Immigration Debate Gears Up

Laura Meckler, Wall Street Journal, January 28, 2013

Millions of illegal immigrants would be given a path to citizenship under provisions of an immigration overhaul fashioned by a bipartisan group of senators, an opening shot in what promises to be a fight in Congress this year.

The legislative framework, released Monday, also would add federal agents and equipment to strengthen the borders and tighten work rules to ensure employers hire legally.

The unveiling comes before President Barack Obama plans to set out his own, similar principles in a speech Tuesday in Las Vegas. Mr. Obama repeatedly has said revamping the immigration system is one of his top priorities, while Republicans—smarting from the overwhelming Hispanic support of Mr. Obama in November’s election—also have identified the issue as of major importance.

Still, the Senate proposal could face stiff opposition in the Republican-controlled House. Many Republicans oppose any path to legal status for illegal immigrants, viewing it as a reward for lawbreaking. Other Republicans have signaled they are comfortable with a legal status short of citizenship, but immigration advocates view that as an unacceptable second-class status.

Under the Senate framework, most people in the country illegally now could qualify for legal status and work permits, provided they meet certain standards, including a background check and paying back taxes. They eventually could qualify for citizenship, but most would have to wait until certain border-security improvements were met and a new system put in place for tracking whether people who enter the country legally on temporary visas leave on time.

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The agreement provides a variety of other provisions. Among them: alleviating the backlog of people waiting to immigrate legally; awarding green cards to those who earn doctorates from U.S. universities in science, technology, engineering or math; stiff fines and possible criminal penalties for employers that fail to verify workers’ legal status; and creation of a program to fill low-skilled jobs that employers can’t get Americans to take.

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The provisions don’t address some smaller and potentially contentious aspects proposed for an overhaul, such as whether gay and lesbian Americans would have the right to sponsor their noncitizen spouses or partners for citizenship. Also unclear is whether immigrants with temporary legal status, but not citizenship, could quality for health-insurance subsidies under the 2010 health-overhaul law.

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The group hopes to have a bill by March that could move through the Senate by August. That would allow House consideration and negotiations between the two chambers during the fall. {snip}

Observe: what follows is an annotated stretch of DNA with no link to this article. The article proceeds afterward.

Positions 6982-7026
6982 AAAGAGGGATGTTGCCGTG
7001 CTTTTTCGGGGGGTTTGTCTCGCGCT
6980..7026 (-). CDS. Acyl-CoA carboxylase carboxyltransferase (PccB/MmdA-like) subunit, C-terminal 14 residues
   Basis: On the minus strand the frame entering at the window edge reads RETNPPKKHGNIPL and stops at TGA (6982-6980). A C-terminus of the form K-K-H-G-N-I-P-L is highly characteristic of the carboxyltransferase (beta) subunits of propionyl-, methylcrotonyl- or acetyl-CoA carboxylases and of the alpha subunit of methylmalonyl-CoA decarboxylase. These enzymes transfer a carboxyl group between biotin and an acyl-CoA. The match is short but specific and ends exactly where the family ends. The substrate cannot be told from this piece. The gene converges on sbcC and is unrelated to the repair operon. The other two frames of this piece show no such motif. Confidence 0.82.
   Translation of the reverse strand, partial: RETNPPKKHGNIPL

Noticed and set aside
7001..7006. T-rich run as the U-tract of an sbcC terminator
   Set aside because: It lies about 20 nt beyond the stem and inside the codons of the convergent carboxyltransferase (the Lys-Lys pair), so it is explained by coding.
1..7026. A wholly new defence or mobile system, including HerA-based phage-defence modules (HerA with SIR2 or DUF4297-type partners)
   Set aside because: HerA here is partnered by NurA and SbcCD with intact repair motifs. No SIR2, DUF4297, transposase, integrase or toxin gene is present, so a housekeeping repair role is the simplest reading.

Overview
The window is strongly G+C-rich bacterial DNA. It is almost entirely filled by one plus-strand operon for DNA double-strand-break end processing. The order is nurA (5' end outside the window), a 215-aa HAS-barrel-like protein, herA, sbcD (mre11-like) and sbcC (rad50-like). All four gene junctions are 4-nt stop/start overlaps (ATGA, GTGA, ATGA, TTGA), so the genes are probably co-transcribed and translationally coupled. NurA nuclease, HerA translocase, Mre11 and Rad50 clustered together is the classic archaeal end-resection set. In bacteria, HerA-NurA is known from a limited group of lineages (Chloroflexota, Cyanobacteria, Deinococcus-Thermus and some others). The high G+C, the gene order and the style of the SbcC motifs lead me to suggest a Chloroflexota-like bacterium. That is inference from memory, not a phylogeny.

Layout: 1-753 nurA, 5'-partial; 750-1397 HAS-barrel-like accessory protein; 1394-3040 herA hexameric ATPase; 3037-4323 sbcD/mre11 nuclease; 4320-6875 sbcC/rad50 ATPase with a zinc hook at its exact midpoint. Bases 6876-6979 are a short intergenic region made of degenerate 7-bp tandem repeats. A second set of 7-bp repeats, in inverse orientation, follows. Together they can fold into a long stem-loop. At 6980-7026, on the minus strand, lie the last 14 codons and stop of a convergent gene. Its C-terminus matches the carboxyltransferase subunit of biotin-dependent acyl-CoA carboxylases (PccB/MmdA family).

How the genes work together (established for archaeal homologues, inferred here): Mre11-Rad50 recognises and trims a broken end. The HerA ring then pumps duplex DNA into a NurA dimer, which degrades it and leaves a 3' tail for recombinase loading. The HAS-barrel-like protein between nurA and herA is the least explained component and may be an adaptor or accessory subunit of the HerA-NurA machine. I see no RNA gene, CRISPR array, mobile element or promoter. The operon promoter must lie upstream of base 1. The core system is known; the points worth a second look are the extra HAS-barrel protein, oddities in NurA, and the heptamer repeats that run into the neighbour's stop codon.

In recent years, with the U.S. economy weak, illegal immigration has slowed to a trickle. But many in Congress, particularly Republicans, worry that after legislation is passed, there will be a fresh wave of illegal crossings as the economy rebounds.

To combat that, the framework proposes increased technology, infrastructure and personnel, including more unmanned aerial vehicles, to apprehend unauthorized entrants. It calls for stronger prohibitions against racial profiling and more training of border-patrol agents.

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Those brought to the U.S. as children or agricultural workers would face a quicker path to citizenship. But most others wouldn’t be able to apply until it was determined that the new border measures and visa-check system were in place.

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Once the enforcement measures are complete, people with probationary status could earn permanent legal residence, which can lead to citizenship, if they pay taxes, learn English and meet other requirements. They wouldn’t be able to earn a green card until all those waiting on the day the legislation is passed get theirs.

That meets a GOP demand that people who came to the U.S. illegally don’t earn special treatment. But to address Democratic concerns that the line is prohibitively long, the framework calls for reducing those backlogs.

The outline also provides for businesses to hire new immigrants for low-skill jobs if they can show they were unsuccessful in recruiting Americans. Those who do well eventually would be able to earn green cards.

Left unresolved is how many workers would be allowed in each year. {snip}

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